Prince Charles Investigated Over Diana's Claim He Was Planning An Accident

Charles And Diana in France

Photo: Getty Images

Back in 2005, Prince Charles was questioned by police about the tragic death of his ex-wife, Princess Diana, according to a new report. The former head of Scotland Yard, John Stevens, who led the investigation into the various conspiracy theories surrounding the fatal car accident, spoke to the Prince of Wales about a note Princess Diana wrote in 1995.

In the note, Diana claimed Charles was planning "an accident" with her car, adding that his goal was "brake failure and serious head injury." At the time the note was written, Diana and Charles were still married. The late princess believed Charles wanted to marry Tiggy Legge-Bourke, a nanny for Prince William and Prince Harry. Charles and Diana would go on to divorce one year later in 1996.

Diana's note was published in the press six years after her passing. Two years later, Prince Charles decided to cooperate with the investigation into his ex-wife's death and submitted to an interview at St. James's Palace.

"Yes, allegations had been made about the Prince of Wales and other royals but we had to find or examine the [existing] evidence before we approached him with formal questions," Stevens told the Daily Mail. "We found no other evidence to support the scenario suggested in Diana's note."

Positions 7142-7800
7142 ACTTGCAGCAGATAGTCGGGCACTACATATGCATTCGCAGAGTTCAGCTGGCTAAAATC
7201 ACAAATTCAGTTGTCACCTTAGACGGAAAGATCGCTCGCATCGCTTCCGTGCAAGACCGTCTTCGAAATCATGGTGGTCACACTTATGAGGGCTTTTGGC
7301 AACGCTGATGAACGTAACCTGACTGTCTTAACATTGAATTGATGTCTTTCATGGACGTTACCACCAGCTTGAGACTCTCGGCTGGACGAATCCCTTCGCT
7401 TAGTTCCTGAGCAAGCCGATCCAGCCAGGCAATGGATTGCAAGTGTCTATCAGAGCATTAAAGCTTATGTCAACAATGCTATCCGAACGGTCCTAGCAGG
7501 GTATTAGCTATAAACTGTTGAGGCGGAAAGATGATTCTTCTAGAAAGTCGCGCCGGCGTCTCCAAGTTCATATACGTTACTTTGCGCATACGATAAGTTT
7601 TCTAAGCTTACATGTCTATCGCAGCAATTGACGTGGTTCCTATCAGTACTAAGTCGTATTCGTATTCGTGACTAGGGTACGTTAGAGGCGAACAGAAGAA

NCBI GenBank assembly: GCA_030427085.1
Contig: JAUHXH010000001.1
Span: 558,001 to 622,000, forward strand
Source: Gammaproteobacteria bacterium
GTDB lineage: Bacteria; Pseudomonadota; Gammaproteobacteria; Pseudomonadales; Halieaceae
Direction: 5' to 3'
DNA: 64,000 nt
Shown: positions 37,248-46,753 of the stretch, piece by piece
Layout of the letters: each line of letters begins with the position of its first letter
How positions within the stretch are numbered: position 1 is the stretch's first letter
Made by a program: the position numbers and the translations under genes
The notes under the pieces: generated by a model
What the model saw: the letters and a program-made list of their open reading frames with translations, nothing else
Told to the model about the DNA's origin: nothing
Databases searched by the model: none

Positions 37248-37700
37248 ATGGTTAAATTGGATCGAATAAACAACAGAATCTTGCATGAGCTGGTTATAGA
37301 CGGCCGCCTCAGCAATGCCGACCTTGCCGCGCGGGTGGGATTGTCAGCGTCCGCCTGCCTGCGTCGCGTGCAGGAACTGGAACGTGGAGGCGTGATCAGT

"We were left with the note, which in itself was not enough to make Charles a formal suspect," he continued. "If he chose to assist [Operation] Paget, he would be doing so voluntarily as a potential witness. We would not be interviewing him under caution."

During the investigation, the former head of Scotland Yard presented the note to Charles before him: "Why do you think the princess wrote this note, sir?" Charles replied: "I did not know anything about [the note] until it was published in the media."

Stevens asked Charles whether he ever discussed the note with Diana, to which he replied: "No, I did not know it existed." Charles also denied knowing why Diana felt that way at the time. "At the end of the day he was incredibly cooperative because he had nothing to hide," Stevens told the outlet.

Diana reportedly wrote that note around the time of her infamous BBC Panorama interview with Martin Bashir. Just last month, an inquiry confirmed the long-held belief that Bashir used "deceitful methods" to secure his televised interview with the royal by showing her fake bank statements.

Following the inquiry into Bashir's methods, Prince William released a public statement on the matter. He recalled his mother's "paranoia" during that time. "BBC employees lied and used fake documents to obtain the interview with my mother; made lurid and false claims about the Royal Family which played on her fears and fuelled paranoia; displayed woeful incompetence when investigating complaints and concerns about the program, and were evasive in their reporting to the media and covered up what they knew from their internal investigation," he said.

Stevens and Scotland Yard were not aware of Bashir's tactics at the time of the Operation Paget investigation. "If there'd been an allegation then that Bashir had produced allegedly fake documents to Princess Diana, which is a criminal offense, we'd have investigated it. My goodness me, we would have done," Stevens reflected. "But this has only come out recently, which is unfortunate."

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